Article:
Emails Show Biden Planned to Nominate Anti-Abortion Judge the Day Roe Fell

The plan to nominate Chad Meredith has infuriated progressives and become emblematic of the administration’s flat-footed response to the fall of Roe.
S. Chad Meredith, Kentucky solicitor general, during a news conference on June 10, 2021, in Frankfort, Kentucky. (Ryan C. Hermens/Lexington Herald-Leader/Tribune News Service via Getty Images)
S. Chad Meredith, Kentucky solicitor general, during a news conference on June 10, 2021, in Frankfort, Kentucky. (Ryan C. Hermens/Lexington Herald-Leader/Tribune News Service via Getty Images)

Last month, the White House gave Kentucky’s Democratic Gov. Andy Beshear a heads-up that President Joe Biden would nominate for the federal judiciary an anti-abortion Republican and former lawyer for the right-winger Beshear succeeded as governor.

But the day the White House intended to submit the nomination, according to emails released by Beshear’s office and obtained by the Louisville Courier-Journal, was June 24, the same day the Supreme Court handed down its decision on Dobbs v. Jackson Women’s Health Organization. 


The emails add another twist to a saga that has infuriated progressives and become emblematic of the Biden administration’s flat-footed and weak response to the court unilaterally revoking the 50-year-old national right to have an abortion.

The White House had informed Rep. John Yarmuth, Kentucky’s lone Democrat in Congress, that Biden intended to nominate lawyer Chad Meredith to become a district judge in the Eastern District of Kentucky, the Courier-Journal reported last week. As former Gov. Matt Bevin’s top counsel, Meredith defended abortion restrictions. Later, as solicitor general, he fought to limit Beshear’s executive authority, according to Bloomberg Law.

The potential move was reportedly part of a deal struck between Biden and Senate Minority Leader Mitch McConnell, who is from Kentucky, to let other Biden nominations through. The terms of the deal have not been confirmed, but a source with knowledge of the deal told Slate the deal was a promise not to stop the confirmation of two U.S. attorneys in exchange for Meredith — effectively two temporary political appointees for a lifetime seat on the federal bench.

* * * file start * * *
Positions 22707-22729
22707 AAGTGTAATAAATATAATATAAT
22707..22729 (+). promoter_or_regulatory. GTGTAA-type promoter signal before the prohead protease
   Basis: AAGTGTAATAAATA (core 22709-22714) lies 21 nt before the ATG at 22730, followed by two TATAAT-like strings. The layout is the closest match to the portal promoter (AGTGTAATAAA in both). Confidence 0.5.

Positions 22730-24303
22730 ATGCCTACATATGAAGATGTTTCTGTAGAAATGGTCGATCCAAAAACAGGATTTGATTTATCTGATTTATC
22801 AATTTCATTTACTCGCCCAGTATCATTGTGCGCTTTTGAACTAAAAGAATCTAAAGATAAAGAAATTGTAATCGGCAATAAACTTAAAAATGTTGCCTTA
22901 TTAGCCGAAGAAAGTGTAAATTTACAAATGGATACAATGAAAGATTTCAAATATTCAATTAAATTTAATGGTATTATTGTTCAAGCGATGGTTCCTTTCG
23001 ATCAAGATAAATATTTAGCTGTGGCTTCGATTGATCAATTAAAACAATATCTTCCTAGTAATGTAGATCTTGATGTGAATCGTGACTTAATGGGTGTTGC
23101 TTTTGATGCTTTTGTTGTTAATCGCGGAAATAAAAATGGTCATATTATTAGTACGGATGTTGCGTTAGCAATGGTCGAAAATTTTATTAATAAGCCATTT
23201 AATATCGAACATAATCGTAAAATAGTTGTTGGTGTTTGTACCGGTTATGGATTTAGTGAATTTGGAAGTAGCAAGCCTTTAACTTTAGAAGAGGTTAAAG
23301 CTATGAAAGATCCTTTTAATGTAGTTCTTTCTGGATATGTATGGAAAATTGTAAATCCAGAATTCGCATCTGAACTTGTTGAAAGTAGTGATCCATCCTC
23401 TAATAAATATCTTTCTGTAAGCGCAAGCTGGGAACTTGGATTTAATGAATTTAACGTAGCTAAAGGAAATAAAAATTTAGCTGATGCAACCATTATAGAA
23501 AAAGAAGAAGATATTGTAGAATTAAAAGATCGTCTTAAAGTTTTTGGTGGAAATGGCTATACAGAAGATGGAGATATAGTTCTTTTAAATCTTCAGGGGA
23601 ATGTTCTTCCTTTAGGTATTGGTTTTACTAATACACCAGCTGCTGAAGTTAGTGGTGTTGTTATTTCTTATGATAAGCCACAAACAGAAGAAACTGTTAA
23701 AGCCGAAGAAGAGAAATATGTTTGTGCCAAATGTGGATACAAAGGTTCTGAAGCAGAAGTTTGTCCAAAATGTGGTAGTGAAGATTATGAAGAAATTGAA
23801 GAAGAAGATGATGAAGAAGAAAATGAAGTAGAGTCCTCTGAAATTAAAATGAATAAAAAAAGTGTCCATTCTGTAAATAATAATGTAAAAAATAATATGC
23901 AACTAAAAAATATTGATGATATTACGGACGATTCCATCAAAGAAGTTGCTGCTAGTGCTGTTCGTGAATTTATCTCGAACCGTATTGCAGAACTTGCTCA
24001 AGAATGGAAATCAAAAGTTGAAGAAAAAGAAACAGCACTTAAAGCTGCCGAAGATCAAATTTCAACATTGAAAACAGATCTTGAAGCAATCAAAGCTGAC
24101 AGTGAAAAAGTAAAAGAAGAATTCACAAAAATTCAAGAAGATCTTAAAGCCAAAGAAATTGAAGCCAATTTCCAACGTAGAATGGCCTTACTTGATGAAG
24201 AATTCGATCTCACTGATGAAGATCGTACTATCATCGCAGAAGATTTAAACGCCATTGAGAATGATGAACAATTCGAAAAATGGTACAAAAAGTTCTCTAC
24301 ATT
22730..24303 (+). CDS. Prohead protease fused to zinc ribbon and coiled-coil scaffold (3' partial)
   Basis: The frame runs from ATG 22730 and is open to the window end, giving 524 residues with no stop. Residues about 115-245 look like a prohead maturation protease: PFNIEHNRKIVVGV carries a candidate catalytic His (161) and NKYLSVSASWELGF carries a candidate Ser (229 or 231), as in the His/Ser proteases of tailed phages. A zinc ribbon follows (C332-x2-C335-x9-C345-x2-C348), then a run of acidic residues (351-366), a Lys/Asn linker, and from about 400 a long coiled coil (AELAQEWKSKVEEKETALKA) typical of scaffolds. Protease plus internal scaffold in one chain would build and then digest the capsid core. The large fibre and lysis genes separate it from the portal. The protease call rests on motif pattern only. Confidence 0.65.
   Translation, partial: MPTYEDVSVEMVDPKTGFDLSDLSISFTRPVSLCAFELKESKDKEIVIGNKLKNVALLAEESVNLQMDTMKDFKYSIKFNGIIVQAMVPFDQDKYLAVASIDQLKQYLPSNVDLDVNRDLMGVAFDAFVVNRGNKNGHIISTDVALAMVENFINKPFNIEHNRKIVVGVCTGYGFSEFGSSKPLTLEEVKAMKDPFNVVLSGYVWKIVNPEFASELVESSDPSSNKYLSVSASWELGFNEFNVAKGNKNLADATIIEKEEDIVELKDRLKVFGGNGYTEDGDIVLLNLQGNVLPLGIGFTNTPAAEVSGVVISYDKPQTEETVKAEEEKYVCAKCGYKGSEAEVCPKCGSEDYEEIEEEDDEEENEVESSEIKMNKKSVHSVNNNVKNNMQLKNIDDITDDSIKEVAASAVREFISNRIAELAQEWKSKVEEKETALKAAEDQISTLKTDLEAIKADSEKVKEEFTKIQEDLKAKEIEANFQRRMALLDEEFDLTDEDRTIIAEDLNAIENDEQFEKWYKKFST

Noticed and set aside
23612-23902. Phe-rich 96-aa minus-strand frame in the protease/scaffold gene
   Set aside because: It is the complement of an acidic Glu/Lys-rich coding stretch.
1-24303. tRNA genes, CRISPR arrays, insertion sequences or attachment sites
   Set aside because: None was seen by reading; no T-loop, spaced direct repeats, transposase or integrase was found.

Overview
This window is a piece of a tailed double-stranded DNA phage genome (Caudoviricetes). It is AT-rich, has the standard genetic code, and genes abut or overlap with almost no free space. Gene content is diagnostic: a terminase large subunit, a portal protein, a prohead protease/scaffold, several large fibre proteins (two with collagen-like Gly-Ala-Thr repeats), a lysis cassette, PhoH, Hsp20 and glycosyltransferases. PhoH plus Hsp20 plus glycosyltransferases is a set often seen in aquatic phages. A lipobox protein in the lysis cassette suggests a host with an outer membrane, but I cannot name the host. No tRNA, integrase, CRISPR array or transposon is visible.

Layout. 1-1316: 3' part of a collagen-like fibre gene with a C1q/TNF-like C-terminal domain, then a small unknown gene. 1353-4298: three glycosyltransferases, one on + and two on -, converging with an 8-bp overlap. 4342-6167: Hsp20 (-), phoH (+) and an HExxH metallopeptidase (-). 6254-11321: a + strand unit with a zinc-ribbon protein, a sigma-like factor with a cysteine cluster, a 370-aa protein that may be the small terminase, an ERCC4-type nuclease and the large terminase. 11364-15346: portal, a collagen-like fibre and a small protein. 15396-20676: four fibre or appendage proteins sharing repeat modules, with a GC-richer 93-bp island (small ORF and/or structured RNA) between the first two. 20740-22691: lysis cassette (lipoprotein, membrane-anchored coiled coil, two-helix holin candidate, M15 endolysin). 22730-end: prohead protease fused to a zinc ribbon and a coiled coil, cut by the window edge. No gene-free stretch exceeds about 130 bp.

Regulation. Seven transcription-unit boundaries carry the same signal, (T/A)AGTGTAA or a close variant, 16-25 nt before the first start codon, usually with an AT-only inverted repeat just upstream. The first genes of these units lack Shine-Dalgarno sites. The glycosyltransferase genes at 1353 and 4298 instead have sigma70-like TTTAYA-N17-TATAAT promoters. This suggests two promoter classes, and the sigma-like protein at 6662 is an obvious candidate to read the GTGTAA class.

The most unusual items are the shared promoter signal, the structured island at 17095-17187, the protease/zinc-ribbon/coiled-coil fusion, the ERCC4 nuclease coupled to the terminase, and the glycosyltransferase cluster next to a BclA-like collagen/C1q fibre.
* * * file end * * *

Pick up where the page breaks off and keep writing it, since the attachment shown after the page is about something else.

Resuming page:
The White House has repeatedly refused to confirm or deny the nomination (or the deal), but on Tuesday, Beshear’s office released “privileged” emails from the White House informing them of the move. 

On June 23, White House aide Kathleen Marshall emailed an aide in Beshear’s D.C. office that read: “To be nominated tomorrow: … Stephen Chad Meredith: candidate for the United States District Court for the Eastern District of Kentucky,” according to the Courier-Journal

Meredith’s nomination has still not been submitted. The day after Marshall’s email, the Supreme Court overturned Roe v. Wade. 

On June 29, the White House aide sent the Beshear aide another email. “Sorry for not including this in the original e-mail, but I wanted to clarify that the e-mail I sent was pre-decisional and privileged information,” Marshall wrote. “Please let me know if you have any questions.”

Beshear and Yarmuth have publicly denounced the White House’s intention to nominate Meredith, who worked on controversial pardons Bevin issued during his final days in office, including people convicted of murder and child sex abuse. 


“I mean, these are individuals who were pardoned who are walking free today, despite committing terrible violent crimes,” Beshear said last week. “Seeing this, I don’t know how the president could say he’s for public safety.”

The scheduling of Meredith’s nomination on the day the Dobbs decision was handed down adds to growing evidence that the White House was caught totally unawares by the timing of that SCOTUS ruling. White House counsel Dana Remus—a former Supreme Court clerk for conservative Justice Samuel Alito, who wrote the Dobbs opinion—told senior aides the same morning the Supreme Court issued its decision that the Supreme Court wouldn’t issue its decision that day, CNN reported Tuesday

But even outside of the Meredith nomination, the White House has taken on a wave of criticism from progressives for its reluctance to use and stretch the full power of the executive branch to protect abortion rights.

The White House immediately shot down a proposal floated by Sen. Elizabeth Warren and Rep. Alexandria Ocasio-Cortez to build abortion clinics on federal land, and much of the White House’s messaging has focused on the November midterms rather than actions Biden can take now. On Tuesday, for example, Biden tweeted that “Roe is on the ballot” in November—even though Roe functionally no longer exists.

A coalition of pro-choice groups including the National Women’s Law Center, Planned Parenthood Federation of America, and NARAL Pro-Choice America issued a statement Tuesday denouncing a potential Meredith nomination.

“Chad Meredith should not be nominated to a lifetime judgeship,” the groups said in a statement to the Courier-Journal. “This is unacceptable at any time, but especially on the heels of six Supreme Court justices taking away a fundamental right from millions of people.”

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